Koala Bears Characteristics
Popular Nome: Koala Bear
Scientific name: Phascolarctos cinereus
Geographic distribution: Southeast and Northeast of Australia
Natural habitat: Eucalyptus forest
Alimentary habits: Eucalyptus leaves
Size: The length can vary between 60 up to 90 cm.
Weight: Kg can vary enters 7 up to 12 kg.
Period of gestation: 35 days.
Number of babies: 1
Average of life time: 17 years.
Phascolarctos cinereus adustus (Queensland),
Phascolarctos cinereus cinereus (New South Wales)
Phascolarctos cinereus Victor (Victoria)
DERIVATION OF THE NAME:
The name "koala" derives from the Aboriginal dialect and means "not drinking." The scientific name derives from the Greek words "phaskolon" ( "pocket") and "arktos" ( "bear") and the Latin word "cinereus (color of gray).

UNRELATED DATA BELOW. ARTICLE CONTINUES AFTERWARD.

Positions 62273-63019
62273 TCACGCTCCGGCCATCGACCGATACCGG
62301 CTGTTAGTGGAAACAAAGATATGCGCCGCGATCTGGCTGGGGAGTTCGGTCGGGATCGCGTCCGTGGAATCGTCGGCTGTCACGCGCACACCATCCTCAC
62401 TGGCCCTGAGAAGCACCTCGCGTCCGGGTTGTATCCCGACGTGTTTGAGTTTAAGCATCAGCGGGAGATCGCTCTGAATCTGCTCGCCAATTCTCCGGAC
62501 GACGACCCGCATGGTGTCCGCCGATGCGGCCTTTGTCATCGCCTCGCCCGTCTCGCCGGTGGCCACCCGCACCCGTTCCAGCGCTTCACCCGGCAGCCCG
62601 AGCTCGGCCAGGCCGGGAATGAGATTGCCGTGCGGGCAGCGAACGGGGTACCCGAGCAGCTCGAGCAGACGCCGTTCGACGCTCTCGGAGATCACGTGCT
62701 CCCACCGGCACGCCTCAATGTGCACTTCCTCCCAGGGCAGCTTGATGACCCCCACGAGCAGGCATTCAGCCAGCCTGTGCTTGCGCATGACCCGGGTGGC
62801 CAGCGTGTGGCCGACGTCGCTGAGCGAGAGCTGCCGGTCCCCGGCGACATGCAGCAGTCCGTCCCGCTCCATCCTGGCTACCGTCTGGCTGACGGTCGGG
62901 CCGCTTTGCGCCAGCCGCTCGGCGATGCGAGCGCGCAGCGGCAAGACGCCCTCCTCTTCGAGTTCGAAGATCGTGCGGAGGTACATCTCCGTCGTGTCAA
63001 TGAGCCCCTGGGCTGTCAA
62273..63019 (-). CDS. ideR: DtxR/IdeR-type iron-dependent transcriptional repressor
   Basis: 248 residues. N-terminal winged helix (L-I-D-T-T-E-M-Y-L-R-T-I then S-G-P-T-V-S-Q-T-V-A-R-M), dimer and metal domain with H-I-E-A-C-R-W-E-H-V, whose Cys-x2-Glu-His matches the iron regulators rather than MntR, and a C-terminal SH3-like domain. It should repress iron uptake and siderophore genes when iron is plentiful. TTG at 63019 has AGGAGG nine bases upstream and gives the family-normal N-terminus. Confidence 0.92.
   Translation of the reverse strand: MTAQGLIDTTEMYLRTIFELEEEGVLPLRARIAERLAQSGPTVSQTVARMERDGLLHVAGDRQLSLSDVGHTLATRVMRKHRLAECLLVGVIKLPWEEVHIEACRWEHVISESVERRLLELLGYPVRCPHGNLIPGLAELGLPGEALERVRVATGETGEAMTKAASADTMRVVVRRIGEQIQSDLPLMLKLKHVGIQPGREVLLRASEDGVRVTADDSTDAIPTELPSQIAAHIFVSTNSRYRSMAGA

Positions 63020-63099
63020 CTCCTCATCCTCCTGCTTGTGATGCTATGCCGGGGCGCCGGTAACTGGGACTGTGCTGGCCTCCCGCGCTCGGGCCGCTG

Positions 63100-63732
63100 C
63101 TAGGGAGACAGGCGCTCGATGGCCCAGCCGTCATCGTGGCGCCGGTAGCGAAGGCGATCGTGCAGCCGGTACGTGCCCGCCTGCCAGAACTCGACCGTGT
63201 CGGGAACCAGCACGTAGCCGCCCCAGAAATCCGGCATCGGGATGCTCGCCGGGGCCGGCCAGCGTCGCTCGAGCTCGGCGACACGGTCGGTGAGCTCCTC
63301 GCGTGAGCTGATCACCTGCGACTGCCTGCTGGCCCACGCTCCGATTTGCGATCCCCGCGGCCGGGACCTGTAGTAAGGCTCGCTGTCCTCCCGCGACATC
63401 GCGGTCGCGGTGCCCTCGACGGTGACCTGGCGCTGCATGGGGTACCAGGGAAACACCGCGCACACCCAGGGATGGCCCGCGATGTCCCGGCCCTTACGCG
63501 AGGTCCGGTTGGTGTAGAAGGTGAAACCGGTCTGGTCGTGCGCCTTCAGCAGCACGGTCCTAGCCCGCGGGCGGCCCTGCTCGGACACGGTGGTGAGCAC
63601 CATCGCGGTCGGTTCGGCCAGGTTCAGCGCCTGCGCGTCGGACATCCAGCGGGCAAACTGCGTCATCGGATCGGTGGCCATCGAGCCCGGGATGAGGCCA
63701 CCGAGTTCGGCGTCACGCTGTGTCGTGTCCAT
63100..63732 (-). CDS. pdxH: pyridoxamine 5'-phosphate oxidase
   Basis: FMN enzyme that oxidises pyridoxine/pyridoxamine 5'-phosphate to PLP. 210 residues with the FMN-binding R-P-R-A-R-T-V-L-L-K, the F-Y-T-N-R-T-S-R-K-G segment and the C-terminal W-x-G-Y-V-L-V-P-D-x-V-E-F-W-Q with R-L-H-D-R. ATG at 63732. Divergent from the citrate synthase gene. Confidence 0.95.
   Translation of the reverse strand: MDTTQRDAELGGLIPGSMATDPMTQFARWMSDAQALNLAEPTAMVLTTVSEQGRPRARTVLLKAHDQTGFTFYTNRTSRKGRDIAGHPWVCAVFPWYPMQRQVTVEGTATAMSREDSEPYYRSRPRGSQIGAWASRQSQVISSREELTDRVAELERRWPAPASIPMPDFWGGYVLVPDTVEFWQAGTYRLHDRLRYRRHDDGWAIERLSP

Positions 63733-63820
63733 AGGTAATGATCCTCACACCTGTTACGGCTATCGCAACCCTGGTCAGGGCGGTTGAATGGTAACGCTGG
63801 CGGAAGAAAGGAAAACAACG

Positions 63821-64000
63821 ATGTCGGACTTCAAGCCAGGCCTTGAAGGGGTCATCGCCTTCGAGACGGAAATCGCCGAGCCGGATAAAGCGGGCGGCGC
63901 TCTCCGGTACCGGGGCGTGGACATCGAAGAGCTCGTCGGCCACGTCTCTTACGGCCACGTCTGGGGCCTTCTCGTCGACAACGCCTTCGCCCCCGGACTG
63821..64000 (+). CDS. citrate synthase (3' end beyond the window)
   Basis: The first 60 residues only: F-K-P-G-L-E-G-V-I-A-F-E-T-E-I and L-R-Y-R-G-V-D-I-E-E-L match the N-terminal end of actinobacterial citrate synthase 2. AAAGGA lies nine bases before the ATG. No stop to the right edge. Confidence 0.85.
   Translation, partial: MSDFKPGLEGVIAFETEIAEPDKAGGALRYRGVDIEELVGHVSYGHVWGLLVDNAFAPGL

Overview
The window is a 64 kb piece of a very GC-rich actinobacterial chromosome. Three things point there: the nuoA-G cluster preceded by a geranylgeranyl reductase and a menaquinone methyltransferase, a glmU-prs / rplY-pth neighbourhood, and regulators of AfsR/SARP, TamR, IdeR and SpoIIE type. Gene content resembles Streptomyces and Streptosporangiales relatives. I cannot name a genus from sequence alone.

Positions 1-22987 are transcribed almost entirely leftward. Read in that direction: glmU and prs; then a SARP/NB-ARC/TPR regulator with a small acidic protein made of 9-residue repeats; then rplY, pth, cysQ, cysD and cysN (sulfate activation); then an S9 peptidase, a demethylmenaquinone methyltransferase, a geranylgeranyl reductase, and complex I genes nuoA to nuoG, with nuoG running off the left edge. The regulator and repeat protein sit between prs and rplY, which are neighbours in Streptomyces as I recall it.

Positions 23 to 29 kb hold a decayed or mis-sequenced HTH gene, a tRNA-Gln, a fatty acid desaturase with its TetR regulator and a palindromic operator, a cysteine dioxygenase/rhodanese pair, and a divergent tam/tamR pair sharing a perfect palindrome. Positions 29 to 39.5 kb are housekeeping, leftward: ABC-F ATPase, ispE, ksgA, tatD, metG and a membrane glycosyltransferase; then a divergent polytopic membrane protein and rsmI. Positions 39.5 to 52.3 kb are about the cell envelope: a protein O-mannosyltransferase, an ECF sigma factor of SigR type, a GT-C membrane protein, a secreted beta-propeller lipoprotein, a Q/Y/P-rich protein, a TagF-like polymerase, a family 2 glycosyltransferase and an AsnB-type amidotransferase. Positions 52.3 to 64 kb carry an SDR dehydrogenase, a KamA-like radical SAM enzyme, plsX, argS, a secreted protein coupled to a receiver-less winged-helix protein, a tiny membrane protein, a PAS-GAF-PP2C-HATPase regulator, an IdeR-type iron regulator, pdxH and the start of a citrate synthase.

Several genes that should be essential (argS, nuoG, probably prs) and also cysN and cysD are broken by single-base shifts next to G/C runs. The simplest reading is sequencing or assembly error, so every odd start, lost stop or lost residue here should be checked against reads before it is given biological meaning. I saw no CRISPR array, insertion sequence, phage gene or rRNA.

WEIGHT: males above 12 kg - female: 8 kg
Koalas are part of the marsupial family. There is only one koala species, but there are three subspecies, of koalas –
Victoria Koala (Southern Koala)
New South Wales Koala
Queens land Koalas Northern Koala
Scientific name is Phascolarctos cinereus of the order of the Marsupialia (Marsupials) and the Phalangeridae family. Marsupials are also mammals. Mammals are animals that are warm blooded, have fur or hair on their bodies and feed on their mother’s milk. Koalas are tame and shy marsupials. They really have an appearance of a teddy bear and are very cute.
The males range in size from 60 to 90 cm and females are slightly smaller, weighing up to 15kg. They have a compact and chubby body; Pelage is soft, grey, merged in the dorsal and ventral white in the region of the body. The head is rounded and the ears are large and hairy, they have small eyes and a big nose which is usually black and has no hair.
They pass most of the day chewing eucalypt leaves, therefore they smell like eucalypt. They are calm and harmless, their only weapon against the aggressors is to growl. Their slow movements parallel the sloth.